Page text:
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Hi Alento,
It would be beneficial if we differentiate ccTLDs and gTLDs. Most NS problems can be narrowed to these 2 groups. By “gluing” or using the Registrar’s authority ( given by the Registry or the country entity ) one would be ensuring that the text generated in the section ‘External DNS’ is still consistent and I still feel my Mail-in-a-box worked neatly out of the box. But I respect the author’s intention of keeping it simple.

I think that you are possibly missing the point, and why glue records exist …

The TLD’s that are problematic are problematic for a variety of reasons. Most on the list (such as .ca) require 2 name servers per the appropriate RFC. Most TLD’s have chosen to ignore this requirement unofficially - so they do not enforce is as .ca & .de do (amongst others). Others only allow the subdomains for the name servers to be in the format of which does not allow the MiaB standard of putting the name servers on a subdomain i.e. ( this is the case with .gg .je and .as.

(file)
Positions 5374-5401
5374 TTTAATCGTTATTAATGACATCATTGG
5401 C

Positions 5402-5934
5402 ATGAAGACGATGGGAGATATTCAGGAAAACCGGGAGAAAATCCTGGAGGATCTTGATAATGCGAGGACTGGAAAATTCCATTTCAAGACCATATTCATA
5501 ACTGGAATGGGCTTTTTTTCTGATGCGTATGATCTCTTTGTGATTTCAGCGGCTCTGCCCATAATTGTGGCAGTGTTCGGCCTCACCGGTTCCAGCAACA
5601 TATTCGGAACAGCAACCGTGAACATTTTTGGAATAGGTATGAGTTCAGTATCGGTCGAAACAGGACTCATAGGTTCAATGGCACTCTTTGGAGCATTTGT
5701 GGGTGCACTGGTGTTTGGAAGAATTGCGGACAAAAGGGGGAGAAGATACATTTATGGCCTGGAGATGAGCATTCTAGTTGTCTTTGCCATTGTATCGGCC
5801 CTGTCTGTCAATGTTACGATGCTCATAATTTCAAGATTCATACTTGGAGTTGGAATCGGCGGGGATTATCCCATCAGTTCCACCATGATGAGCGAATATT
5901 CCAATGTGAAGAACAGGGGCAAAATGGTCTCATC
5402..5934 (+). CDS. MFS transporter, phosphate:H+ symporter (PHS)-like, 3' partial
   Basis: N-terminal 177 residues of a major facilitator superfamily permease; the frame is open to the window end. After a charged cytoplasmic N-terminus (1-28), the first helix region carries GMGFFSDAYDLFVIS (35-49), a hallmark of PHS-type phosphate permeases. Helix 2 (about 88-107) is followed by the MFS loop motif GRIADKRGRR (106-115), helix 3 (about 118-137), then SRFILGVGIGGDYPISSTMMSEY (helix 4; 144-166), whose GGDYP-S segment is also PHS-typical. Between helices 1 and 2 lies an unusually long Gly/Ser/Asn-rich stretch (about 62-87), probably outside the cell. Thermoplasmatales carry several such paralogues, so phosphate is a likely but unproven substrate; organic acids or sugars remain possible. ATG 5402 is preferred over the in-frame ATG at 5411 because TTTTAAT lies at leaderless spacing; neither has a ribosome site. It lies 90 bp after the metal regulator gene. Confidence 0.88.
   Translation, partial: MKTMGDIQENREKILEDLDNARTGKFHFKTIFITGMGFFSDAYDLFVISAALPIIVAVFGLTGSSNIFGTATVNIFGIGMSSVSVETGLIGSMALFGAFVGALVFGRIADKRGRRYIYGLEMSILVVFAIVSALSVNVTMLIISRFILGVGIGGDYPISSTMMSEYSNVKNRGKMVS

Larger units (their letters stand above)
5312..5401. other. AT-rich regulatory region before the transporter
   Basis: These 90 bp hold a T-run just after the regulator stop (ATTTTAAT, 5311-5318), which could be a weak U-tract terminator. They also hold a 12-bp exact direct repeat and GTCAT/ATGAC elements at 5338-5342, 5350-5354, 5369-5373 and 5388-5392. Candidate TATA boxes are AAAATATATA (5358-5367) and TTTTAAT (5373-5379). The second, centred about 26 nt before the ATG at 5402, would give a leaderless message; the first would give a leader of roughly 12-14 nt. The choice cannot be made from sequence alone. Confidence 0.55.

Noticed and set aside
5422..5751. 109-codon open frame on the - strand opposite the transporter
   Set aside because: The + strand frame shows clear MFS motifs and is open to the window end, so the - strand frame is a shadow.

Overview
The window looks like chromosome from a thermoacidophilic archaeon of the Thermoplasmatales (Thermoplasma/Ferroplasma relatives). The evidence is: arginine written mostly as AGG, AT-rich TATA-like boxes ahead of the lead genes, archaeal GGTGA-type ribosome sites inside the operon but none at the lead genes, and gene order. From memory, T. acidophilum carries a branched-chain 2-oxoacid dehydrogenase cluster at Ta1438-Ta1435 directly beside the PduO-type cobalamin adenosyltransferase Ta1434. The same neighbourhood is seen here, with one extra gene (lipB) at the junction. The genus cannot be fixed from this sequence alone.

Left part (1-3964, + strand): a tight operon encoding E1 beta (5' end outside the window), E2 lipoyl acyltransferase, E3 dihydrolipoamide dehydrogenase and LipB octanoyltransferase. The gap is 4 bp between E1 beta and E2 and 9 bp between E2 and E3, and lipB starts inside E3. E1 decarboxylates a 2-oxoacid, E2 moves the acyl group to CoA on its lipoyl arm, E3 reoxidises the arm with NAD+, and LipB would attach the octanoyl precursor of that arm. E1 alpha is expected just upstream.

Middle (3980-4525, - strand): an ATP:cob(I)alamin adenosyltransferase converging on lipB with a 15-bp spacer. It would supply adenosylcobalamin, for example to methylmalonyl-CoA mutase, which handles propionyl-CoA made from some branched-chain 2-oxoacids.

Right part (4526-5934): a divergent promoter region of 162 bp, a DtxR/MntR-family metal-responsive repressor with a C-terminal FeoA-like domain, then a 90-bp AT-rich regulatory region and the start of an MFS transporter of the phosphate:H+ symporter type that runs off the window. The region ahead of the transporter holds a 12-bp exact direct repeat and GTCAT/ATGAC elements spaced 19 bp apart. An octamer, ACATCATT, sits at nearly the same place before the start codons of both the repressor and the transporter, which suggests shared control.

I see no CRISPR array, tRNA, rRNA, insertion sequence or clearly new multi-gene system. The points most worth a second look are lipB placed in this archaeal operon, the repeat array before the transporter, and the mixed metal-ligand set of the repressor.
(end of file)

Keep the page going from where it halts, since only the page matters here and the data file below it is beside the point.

Now the reason that we have glue records is so that there is an official place for the DNS system to check what the locations are for the name servers on a specific domain. IF you run name servers on a domain then there must be Glue records listed by the domain registrar. That is the only reliable way to identify the location of a name server as how can you find a name server if you do not know its address? So the glue record provides the official database of name server addresses.

Now a little about how name servers work. There are what is called ‘primary’ and ‘secondary’ name servers. This does NOT specifically refer to ns1 and ns2. It refers to the name server(s) that have the absolute OFFICIAL dns zone for a domain (the primary) and the other name servers who receive their information from the official dns zone, which are the secondaries yet still speak authoritatively for the domain. So to quickly summarize, the secondaries serve official records but they receive those official records from the primary name server.